For brands looking to reach consumers through their smart speakers, this means that Amazon Echo and Google Home are much more attractive options. In the four years since Amazon launched the Echo, the device has racked up more than 15,000 ‘skills’, with brands from McAfee to the BBC, Just Eat to NASA creating integrations that bring their products to the Amazon Echo.
Google has been slower out of the gate with third-party support for the Home, but recently threw its whole weight behind increasing the availability of ‘Actions’ (the Google Home equivalent of ‘Skills’), launching a directory in January that boasts more than a million Actions for the Google Home.
Google is encouraging developers to create Actions for the Google Assistant, boasting “a solution for every vertical” (Image: Google Developers)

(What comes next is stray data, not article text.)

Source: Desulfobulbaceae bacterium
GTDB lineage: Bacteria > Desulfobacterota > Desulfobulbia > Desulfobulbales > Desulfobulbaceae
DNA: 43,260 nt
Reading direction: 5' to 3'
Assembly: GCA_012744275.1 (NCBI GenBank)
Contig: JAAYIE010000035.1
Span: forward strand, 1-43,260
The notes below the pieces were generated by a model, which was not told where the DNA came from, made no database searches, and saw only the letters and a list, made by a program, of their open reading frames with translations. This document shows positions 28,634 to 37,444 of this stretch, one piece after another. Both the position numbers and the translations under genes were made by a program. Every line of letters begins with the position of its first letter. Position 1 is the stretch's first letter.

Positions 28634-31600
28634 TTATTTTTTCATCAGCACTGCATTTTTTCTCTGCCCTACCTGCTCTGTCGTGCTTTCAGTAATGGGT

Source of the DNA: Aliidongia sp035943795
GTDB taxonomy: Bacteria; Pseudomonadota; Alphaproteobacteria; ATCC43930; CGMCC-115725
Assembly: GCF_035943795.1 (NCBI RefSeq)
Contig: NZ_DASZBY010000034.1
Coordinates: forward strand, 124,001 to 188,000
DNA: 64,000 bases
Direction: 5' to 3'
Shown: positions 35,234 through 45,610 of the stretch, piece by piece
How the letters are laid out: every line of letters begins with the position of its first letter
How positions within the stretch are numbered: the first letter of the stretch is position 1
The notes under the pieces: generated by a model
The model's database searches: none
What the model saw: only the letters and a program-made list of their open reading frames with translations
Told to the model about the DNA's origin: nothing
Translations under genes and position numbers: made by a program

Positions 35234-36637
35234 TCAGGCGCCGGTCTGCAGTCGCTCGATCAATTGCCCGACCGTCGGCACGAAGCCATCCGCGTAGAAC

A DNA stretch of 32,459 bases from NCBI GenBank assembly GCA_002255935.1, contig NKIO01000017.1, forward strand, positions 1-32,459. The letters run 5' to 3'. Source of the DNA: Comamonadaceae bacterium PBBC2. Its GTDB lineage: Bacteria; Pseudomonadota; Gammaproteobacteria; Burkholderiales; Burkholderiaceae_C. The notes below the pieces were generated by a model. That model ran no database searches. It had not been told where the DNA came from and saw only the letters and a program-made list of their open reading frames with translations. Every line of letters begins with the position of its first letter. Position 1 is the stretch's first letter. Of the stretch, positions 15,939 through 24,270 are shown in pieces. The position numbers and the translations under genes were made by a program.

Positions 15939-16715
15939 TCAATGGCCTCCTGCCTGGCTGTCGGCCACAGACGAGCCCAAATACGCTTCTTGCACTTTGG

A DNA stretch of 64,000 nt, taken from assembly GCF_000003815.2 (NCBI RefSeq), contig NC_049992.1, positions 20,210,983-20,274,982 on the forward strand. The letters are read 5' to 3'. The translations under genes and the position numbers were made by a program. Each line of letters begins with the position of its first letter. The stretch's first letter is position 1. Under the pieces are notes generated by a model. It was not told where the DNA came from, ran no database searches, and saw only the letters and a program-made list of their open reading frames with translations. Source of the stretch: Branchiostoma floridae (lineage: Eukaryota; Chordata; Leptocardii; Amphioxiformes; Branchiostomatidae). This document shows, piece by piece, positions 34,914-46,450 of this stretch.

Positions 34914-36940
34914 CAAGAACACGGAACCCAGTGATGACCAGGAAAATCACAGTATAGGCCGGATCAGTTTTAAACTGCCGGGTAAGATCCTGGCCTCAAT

The ability to search the web with Alexa or Google Assistant also makes the Home and Echo more appealing to brands from a discoverability perspective – well, as long as their answer engine optimisation is up to scratch (and marketers meet the ‘eyes-free Search Quality Rating Guidelines‘).
However, the Apple HomePod isn’t designed to help search marketers. And while it might seem like an obviously inferior offering to those of us who are well-versed in the tech industry (and know what’s possible), we should also consider the HomePod’s appeal to non-techy consumers.
After all, your average punter doesn’t need to do a million different things with their smart speaker. What if they just want to listen to music?
Except… the HomePod falls down there as well. Apple’s rigid insistence on making the HomePod compatible only with its own ecosystem locks out a huge part of the music-loving world. The appeal to hardcore Apple fans is obvious, but if you listen to Spotify (or Prime Music) and don’t have an iPhone or iPad, or if you listen to Apple Music through an Android phone, you can’t enjoy it on a HomePod.
Even as an offering for audiophiles, the HomePod is noticeably lacking: there’s no wired audio input, no Bluetooth streaming, no Ethernet port or A/V device compatibility. For serious music fans who aren’t as bothered about the smart features, there are still much more flexible options out there.